Frustrated Lebanese protesters caused damage at banks in Beirut on Thursday as Lebanon’s commercial banking institutions marked the 10th day of their strike.
Protesters broke several windows and doors of at least five banks in the Badaro area of the city and set fire to tires outside.
After demonstrators dispersed, an intruder alarm rang endlessly from Badaro’s Fransabank branch as onlookers inspected the carnage.
An old woman stared at a burned ATM covered in petrol. She’d come in the hopes of withdrawing money.
“Don't worry,” a passerby interjected. “They hadn't filled it with money anyway. The open strike means they aren't filling the atms.”
Later, a handful set fire to objects outside the home - including the front gate - of Salim Sfeir, the chair of the Association of Banks in Lebanon.
Lebanese banks began their open-ended strike last week in protest at recent judicial actions. A court recently ruled in favour of a couple who had been involved in a dispute with Lebanon's Fransabank over their blocked deposits.
The Court of Cassation had ordered that the couple be paid cash, rather than a cheque — which would have been at a much lower value. The Association of Banks in Lebanon said they disagreed with this decision, and announced the strike soon after.
Banks have been accused of stalling efforts to open up their accounts to judicial investigators.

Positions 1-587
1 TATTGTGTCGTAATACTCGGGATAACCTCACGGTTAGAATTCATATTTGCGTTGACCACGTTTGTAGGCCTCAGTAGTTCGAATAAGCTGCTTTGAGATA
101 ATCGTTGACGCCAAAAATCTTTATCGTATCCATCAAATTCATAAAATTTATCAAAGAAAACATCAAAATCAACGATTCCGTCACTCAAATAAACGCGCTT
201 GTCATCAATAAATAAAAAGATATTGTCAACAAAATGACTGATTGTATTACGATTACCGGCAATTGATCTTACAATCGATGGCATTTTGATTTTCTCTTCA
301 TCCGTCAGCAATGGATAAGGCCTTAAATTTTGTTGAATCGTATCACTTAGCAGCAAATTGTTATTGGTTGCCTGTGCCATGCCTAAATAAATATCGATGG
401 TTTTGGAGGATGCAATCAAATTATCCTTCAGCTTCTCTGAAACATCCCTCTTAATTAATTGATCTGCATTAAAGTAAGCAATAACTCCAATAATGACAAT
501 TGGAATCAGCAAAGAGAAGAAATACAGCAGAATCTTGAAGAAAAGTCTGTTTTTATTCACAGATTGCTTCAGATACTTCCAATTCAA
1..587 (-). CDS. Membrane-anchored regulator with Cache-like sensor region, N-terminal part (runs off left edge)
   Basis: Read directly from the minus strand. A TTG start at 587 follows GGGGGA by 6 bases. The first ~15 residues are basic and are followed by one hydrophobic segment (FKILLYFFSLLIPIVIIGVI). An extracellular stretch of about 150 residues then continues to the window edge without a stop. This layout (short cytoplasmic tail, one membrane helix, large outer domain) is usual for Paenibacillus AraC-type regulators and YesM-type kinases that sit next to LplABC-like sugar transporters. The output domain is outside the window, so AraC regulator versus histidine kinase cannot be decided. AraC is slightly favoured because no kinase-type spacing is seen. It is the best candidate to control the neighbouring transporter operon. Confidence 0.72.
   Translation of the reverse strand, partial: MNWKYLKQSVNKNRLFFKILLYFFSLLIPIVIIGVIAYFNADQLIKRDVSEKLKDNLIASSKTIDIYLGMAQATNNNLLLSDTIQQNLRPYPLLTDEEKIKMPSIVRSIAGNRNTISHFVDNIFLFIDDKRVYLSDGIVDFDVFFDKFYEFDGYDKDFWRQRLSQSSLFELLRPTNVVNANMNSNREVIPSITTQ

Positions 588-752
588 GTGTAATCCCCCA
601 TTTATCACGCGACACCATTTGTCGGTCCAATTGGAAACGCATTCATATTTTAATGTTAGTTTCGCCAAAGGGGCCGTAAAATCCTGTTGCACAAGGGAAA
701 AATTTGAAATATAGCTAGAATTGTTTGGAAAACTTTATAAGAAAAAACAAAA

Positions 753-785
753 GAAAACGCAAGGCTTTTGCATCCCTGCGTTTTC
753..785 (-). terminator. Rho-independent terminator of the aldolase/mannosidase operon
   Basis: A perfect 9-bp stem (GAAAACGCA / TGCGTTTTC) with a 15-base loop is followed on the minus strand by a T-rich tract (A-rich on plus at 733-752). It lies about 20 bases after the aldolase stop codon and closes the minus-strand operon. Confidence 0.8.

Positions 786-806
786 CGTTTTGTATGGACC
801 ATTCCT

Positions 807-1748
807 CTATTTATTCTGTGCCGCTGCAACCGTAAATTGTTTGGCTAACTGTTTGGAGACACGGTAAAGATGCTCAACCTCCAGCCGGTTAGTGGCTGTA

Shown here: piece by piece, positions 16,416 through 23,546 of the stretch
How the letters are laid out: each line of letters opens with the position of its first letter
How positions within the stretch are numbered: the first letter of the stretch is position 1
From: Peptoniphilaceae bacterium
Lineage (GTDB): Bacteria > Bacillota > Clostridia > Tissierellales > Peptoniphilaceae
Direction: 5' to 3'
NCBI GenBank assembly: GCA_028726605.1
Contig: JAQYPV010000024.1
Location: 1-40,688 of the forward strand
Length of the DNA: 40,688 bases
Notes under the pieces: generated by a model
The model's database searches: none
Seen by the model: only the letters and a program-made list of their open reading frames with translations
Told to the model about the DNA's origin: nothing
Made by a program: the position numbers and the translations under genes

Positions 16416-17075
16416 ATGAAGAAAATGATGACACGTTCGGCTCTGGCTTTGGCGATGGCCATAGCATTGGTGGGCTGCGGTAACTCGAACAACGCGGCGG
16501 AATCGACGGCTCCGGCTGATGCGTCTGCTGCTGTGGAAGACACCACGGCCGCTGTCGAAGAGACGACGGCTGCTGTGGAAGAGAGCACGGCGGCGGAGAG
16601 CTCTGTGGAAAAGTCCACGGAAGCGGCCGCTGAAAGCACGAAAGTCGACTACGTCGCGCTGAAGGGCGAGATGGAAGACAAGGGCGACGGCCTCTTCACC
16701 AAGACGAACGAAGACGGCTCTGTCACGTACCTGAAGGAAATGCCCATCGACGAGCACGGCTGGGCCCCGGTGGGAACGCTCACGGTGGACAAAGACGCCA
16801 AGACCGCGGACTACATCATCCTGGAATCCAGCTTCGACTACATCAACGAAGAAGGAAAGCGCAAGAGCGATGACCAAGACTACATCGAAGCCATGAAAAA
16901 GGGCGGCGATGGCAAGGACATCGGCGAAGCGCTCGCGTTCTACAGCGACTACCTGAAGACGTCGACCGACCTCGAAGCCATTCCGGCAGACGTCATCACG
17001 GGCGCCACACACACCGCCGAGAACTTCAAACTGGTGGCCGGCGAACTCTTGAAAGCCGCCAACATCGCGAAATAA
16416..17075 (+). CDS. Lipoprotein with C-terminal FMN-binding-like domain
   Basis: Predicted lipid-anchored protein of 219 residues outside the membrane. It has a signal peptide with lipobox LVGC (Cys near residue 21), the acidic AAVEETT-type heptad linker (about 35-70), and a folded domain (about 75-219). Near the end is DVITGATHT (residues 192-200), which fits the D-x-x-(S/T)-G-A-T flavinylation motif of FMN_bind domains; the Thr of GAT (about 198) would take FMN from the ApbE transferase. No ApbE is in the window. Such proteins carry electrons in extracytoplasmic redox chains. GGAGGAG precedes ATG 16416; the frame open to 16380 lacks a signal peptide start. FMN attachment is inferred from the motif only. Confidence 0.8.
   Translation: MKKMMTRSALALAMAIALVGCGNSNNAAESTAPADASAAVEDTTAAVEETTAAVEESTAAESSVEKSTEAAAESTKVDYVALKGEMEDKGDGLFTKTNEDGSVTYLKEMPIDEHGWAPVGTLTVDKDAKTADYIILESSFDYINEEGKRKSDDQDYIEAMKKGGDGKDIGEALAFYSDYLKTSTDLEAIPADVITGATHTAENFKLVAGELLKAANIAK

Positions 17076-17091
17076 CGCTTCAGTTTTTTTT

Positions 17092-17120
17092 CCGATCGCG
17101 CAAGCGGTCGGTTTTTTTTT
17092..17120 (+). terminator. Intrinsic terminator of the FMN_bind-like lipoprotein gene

The protest was organised by depositor associations and protest groups.
“They’ve gone so far beyond any reasonable limits,” said Rami Ollaik, founder of United for Lebanon, referring to the banks and their actions. United for Lebanon is a collective of lawyers seeking to fight corruption and protect depositors' rights.
He warned that unless recent judicial decisions were implemented, the group was ready to go back to article 184 of the penal code, which according to United for Lebanon allows the use of force and the committing of an offence in defence of oneself or one's money.
“This is a demonstration of force and an act of defiance,” Mr Ollaik told The National, adding there would be “no tolerance for ripping us off further without complying to court decisions”.
Near a couple of banks that had been attacked, residents of Badaro lunched peacefully. Life in Lebanon has become punctured by popular displays of anger as living conditions deteriorate rapidly along with the economy.
The lunch crowd empathises, “but it's futile. It's just blowing off steam. What will it change?” a man asked. He had left his table at the cafe to inspect the damage to the next door bank’s facade.
“The only solution I see, short of throwing this whole political class into dumpsters, is emigration. I've lost hope in Lebanon.”
Lebanon has been entrenched in crippling economic crisis since 2019, which has been blamed on decades worth of corruption and mismanagement by the country's ruling elite - including its banks.
The pound has lost more than 98 per cent of its value against the dollar since the start of the collapse. Mr Ollaik said Thursday's developments were “indirectly related” to the severe deprecation of the local currency on the parallel market.
On Thursday, it was trading at more than 80,000 to the dollar, compared with 60,000 at the start of the month, according to websites monitoring the exchange rate.
The depreciation has meant a surge in fuel prices in a country where 80 per cent of the population now lives below the poverty line, according to the UN.